Author Topic: Building a 'Stash Before College  (Read 3613 times)

MajorFergus

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Building a 'Stash Before College
« on: July 05, 2014, 09:04:41 AM »
Hello everyone! I've been binge reading on all the Mustache goings on for the past week and must say I'm thoroughly humbled by the badassity floating around. I'm gonna throw my own financial curiosities into the ring and see what we can come up with together!

So I'm a high school graduate, Class of 2013, here in North Texas. I had taken the year after high school to enlist in the military, with no intention of going to college on my own money (anticipating GI Bill, Yellow Ribbon, etc etc). For this reason, neither I nor my parents ever had a bundle of money prepared for college. When that didn't work out, I have decided to take another year before college to decide on a path for myself and to work my butt off for the little green bills. So I'm anticipating going to school in the fall of 2015, a grand 15 months from now.

I work at Olive Garden (and have felt slightly guilty for working at a restaurant, knowing that the people eating there are likely putting themselves in a bad financial position), making a variable income per month due to the volatility of living off tips. I've only worked 2 months so I haven't been able to work out a confident average, but on the low end I make $1,500/month.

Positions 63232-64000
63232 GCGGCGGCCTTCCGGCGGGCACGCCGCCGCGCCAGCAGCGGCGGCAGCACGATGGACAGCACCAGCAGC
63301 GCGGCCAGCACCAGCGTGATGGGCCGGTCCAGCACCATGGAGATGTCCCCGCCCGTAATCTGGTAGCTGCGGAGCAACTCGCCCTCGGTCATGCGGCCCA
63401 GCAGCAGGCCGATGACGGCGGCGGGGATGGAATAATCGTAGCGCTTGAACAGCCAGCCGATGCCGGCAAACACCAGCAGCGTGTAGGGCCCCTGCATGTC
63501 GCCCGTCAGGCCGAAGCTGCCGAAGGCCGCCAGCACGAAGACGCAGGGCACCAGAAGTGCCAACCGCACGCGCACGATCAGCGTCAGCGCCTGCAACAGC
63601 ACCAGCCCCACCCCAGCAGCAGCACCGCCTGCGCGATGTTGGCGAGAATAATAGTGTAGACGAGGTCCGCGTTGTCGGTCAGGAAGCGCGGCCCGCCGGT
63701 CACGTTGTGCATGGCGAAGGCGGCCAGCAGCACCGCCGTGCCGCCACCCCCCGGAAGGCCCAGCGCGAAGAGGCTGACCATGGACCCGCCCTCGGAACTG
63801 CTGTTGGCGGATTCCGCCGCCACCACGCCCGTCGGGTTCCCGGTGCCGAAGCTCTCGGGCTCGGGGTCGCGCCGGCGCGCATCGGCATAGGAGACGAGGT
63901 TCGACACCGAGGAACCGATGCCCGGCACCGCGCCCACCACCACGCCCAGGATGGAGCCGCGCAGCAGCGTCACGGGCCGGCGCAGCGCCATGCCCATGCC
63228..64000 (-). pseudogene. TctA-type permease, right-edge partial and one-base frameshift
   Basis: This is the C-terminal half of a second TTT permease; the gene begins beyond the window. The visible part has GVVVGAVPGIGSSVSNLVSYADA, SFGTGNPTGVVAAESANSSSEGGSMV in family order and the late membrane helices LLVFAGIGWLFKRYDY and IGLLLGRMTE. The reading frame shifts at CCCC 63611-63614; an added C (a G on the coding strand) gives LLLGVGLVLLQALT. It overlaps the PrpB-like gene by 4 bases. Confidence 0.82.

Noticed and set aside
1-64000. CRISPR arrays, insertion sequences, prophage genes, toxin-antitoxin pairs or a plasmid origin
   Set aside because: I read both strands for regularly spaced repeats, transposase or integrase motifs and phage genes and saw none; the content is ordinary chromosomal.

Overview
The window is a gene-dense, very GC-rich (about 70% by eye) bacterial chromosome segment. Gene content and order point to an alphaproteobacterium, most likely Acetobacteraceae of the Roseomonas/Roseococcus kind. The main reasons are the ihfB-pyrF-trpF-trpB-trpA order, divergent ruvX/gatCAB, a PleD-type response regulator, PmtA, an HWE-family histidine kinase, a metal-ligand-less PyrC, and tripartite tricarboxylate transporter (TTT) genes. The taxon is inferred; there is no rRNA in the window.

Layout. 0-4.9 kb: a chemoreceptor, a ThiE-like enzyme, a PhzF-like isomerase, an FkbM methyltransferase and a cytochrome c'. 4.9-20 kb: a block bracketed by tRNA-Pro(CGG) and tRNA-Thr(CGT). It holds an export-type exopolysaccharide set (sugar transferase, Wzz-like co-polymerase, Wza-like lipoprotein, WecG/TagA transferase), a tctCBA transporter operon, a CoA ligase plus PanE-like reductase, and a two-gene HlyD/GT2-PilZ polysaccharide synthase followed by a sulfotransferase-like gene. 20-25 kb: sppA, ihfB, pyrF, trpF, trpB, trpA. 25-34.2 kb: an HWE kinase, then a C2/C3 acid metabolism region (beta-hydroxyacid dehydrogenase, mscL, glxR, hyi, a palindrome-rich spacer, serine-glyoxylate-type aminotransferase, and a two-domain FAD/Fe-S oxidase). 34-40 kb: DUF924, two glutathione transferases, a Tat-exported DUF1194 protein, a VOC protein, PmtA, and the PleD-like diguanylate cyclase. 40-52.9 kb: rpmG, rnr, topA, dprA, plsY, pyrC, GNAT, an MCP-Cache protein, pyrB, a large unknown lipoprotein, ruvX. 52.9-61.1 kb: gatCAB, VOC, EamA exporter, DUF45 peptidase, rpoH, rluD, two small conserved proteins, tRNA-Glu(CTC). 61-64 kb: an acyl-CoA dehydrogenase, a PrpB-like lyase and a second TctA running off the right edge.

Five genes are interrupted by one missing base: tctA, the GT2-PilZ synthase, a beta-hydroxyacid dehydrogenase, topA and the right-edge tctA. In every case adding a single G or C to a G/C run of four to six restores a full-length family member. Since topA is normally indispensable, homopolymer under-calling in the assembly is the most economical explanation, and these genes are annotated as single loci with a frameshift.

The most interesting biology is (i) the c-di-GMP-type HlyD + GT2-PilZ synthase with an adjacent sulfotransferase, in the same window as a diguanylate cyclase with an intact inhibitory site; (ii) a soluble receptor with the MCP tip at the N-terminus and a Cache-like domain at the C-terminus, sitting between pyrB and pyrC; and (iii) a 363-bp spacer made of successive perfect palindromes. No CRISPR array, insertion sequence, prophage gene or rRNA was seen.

I had some pretty limited monthly expenses:
$450 for rent, thanks to a classy roommate
$80 on gas thanks to a handy manual, used car and living near where I work. I have looked into the bike option for this coming winter (biking during Texas summers is not safe #heatstroke.)
$100 for food, mostly organic, farmers market style, plus indulging in some dinner on the town once in a while.
Parents still pay for car/health insurance

All in all, small things here and there, I have about $750 of expenses a month. You'll notice a large gap of savings opportunity here, upwards of $500 a month, sometimes as high as $1000. So that begins my question:

Where can I put my savings, to be untouched for 5 years*, such that it goes forth and multiplies and is faithfully waiting for me on the other side when I arrive, BA in hand, for us to take on the world together? I'm not expecting it to become a million dollars in 5 years, but I want to put that $10k to work while I have no real need for it. If there is no real need for liquidity can I anticipate higher than 4% return?